'Bring the Kingdom of Heaven to this Earth'
Katie Gerry joined the Roman Catholic Church after a spiritual awakening at 13 when she was growing up in Waterbury, CT. “Catholic means unity,” she explained. And unity has been a theme in her life ever since.
In 2009, Gerry was looking for a summer internship before her junior year at American University. A friend had interned at Bread for the World’s Washington, DC, office, so Gerry applied and ended up serving in the church relations department that summer.
During her internship, she helped with tabling as well as with logistics for the National Gathering and Bread’s 35th anniversary dinner. She also spoke with youth groups on the importance of foreign assistance to help end hunger. “I told them that although they were not old enough to vote, they could help through prayer and by writing, calling, or visiting their elected officials,” Gerry remembered.
“I was especially interested in attending Bread’s National Gathering,” she said. “It brings together Christians of all denominations to exercise our divine duty: walking beside poor and hungry people. I met Catholics like myself, mainline Protestants, evangelical Christians. All came together to fight for what we believe in. For me, that’s what Christianity must be.”
A speaker at the 2009 National Gathering said something that resonated with Gerry. “She said that our disconnect from the natural world and its processes has led to a disconnect from each other. People are hungry because of our disconnect from each other. This was two years ago, and the message is still vivid in my mind.”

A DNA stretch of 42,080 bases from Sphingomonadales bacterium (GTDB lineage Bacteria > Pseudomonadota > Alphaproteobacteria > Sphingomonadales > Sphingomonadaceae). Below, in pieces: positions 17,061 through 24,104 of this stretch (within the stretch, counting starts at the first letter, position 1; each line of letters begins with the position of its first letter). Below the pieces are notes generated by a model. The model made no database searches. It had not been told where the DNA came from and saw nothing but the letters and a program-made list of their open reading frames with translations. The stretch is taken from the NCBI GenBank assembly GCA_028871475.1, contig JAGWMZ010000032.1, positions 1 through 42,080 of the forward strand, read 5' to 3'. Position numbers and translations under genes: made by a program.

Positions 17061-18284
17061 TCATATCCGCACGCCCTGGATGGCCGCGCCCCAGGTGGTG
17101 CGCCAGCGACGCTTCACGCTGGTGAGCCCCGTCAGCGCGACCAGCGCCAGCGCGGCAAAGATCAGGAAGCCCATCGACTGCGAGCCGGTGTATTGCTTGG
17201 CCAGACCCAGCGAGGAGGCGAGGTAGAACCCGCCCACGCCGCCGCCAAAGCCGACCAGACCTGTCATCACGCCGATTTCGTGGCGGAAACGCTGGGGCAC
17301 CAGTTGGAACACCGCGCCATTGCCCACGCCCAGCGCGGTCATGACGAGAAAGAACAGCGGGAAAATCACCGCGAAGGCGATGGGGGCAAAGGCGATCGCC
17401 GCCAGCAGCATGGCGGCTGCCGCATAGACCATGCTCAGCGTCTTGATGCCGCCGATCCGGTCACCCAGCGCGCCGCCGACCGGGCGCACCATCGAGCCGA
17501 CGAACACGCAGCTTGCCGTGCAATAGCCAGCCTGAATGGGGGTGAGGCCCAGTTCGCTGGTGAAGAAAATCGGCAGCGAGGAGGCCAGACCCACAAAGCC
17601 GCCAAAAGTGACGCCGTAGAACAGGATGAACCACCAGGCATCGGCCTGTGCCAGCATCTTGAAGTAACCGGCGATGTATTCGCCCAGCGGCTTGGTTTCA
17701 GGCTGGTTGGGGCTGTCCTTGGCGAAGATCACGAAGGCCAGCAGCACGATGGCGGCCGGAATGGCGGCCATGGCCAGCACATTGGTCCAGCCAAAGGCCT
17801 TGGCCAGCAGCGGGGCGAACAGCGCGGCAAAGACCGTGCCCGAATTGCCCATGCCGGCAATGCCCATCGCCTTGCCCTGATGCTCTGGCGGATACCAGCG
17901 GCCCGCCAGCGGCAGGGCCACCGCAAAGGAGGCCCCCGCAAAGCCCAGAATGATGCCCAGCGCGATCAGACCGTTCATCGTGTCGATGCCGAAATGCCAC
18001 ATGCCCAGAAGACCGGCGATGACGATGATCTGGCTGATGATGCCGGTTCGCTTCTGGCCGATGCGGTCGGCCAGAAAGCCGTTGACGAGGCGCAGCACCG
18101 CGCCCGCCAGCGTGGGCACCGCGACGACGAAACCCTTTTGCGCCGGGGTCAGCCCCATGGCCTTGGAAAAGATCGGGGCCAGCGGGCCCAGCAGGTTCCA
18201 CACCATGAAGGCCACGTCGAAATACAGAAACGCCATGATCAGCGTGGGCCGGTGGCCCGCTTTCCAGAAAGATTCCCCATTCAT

Gerry, along with hundreds of others at the 2009 National Gathering, had a chance to build a connection when it was time for visits to Capitol Hill. “I was scheduled to visit Congressman Chris Murphy’s office, and that was exciting,” she said. “I knew he cared a lot about children, but at that time he was focused primarily on health care.”
The day before the visit, Gerry received a letter saying that the Honduran child she had sponsored for years had finished primary school. The letter explained that the child’s formal education was over because there was no secondary school near his small village. “This child was my younger brother’s age! If foreign aid were better, he could have a chance at an education and a good life,” Gerry said.
As it turned out, Gerry was the only Gathering participant from Murphy’s district in Connecticut. “So at the age of 20, I went in all alone and updated his aide on the importance of making foreign aid more efficient.” She was delighted to learn that Murphy co-signed the bill that urged foreign aid reform.
Today, Gerry is focused on completing her studies at American University. She attends church at the Catholic campus ministry and at St. Thomas the Apostle Catholic Church in the Woodley Park neighborhood of Washington, DC. After graduation, she is headed to Little Rock, AR, where she will work with low-income children through City Year.
“There are so many ways to serve,” she said. “Direct aid, lobbying, support for causes. Faith is not a place of worship. It is you, constantly living through your actions, to bring the kingdom of heaven to this earth.”